That said…anyone’s free to dislike the guy. I mean, intense hatred for someone you don’t know personally is a step too far, but you can certainly dislike the way he carries himself, be critical of some of the things he does as an NBA player, and refuse to cheer for him. If you’re a Cavaliers fan, then you’re definitely entitled to boo him at the Quicken Loans Arena and cheer against him, the same way you would with any team or player that becomes a notable rival. You’re passionate about your team like any other fan, so there’s no obligation to give him a warm reception.
After all, if it’s all fine and dandy for Raptors fans to boo Vince Carter in Toronto ten years after his departure, Cavs fans can stay mad at LeBron for a little while longer yet. Of course, even if you don’t much care for LeBron, it would be ridiculous to deny his greatness as a basketball player. You may dislike his character and some of his actions, but one has to respect his game and his accomplishments.
3. Should we all get over the Supersonics becoming the Thunder?
My answer: Same as above.
To me, the answer to this question is closely linked to the previous issue. You can’t fairly say that everyone who dislikes LeBron James needs to get over it, yet at the same time hold a burning, perpetual grudge over the Seattle Supersonics becoming the Oklahoma City Thunder. Granted, there are some key differences between the two issues, but it still comes down to holding a grudge and making things personal.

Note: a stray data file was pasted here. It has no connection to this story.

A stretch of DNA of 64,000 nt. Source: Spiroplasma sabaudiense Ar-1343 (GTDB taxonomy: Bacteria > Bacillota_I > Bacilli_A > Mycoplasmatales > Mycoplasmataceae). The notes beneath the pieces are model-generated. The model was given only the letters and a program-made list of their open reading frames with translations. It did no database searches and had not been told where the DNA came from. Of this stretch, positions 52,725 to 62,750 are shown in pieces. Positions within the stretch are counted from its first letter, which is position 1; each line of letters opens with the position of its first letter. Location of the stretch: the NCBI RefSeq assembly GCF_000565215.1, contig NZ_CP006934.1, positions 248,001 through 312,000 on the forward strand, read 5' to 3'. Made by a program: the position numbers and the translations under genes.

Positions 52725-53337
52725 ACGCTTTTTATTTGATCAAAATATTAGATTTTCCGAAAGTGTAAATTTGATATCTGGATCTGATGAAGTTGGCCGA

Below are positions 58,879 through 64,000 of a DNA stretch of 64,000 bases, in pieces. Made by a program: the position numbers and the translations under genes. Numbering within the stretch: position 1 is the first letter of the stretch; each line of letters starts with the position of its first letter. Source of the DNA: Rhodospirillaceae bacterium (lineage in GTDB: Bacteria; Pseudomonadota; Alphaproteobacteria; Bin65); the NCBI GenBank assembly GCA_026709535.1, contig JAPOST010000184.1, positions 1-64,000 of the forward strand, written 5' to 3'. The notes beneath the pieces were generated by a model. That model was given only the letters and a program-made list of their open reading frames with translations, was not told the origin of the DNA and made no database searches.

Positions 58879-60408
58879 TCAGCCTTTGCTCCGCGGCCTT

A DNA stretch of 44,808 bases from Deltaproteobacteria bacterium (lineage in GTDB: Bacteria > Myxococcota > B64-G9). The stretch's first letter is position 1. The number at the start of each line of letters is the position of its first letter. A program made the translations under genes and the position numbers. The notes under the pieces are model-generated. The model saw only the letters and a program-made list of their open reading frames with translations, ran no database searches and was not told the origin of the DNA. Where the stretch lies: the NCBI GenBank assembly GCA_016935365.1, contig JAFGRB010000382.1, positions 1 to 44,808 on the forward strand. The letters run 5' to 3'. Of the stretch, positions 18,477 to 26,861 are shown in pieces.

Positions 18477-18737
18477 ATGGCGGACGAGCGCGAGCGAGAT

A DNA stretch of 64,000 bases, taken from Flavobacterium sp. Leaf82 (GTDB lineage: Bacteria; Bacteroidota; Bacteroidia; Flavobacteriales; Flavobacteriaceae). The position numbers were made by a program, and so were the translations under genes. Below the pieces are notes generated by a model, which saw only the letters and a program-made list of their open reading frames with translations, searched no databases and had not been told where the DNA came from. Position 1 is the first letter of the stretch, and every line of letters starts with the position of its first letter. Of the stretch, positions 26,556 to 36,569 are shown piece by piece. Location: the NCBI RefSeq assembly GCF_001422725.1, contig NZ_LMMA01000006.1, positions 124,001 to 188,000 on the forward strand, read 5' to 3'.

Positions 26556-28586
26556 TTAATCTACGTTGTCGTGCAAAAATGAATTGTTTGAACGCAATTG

Perhaps some fans are more sympathetic towards LeBron as players are often treated like commodities, and as I mentioned above, he made a decision that he was entitled to make. Technically speaking, Clay Bennett and the Thunder’s ownership were entitled to their decision as well, but it’s fair to say that they didn’t act in good faith and David Stern didn’t handle the situation particularly well either. In any event, you can criticise the league and the team’s ownership, but the desire to see the Thunder fail – a desire that particularly outraged fans have not been shy in expressing – unfairly victimises hardworking and talented people who had no say in the move: the players and the coaching staff, who have shown more class than the people signing their cheques.
Bottom line: when it comes to issues like these, our point of view boils down to how strongly we feel about them…and, how personally affected. If the issue particularly bothers us, complaints from our fellow fans will come across as righteous outrage. If we don’t particularly care, we categorise the complainers as whiners and declare that they need to get over it. Fairness and truth probably lie somewhere in between; there are several legitimate complaints when it comes to these issues, but some people are far too whiny about them.
4. Should the NBA change the format of the Draft Lottery & Playoffs?
My answer: No.
I’ve decided to talk about these two issues together, partly so that I can squeeze in an extra question, but also because my answer and reasoning is the same for each of them. Basically, I don’t think either system is as broken as they’re often made out to be.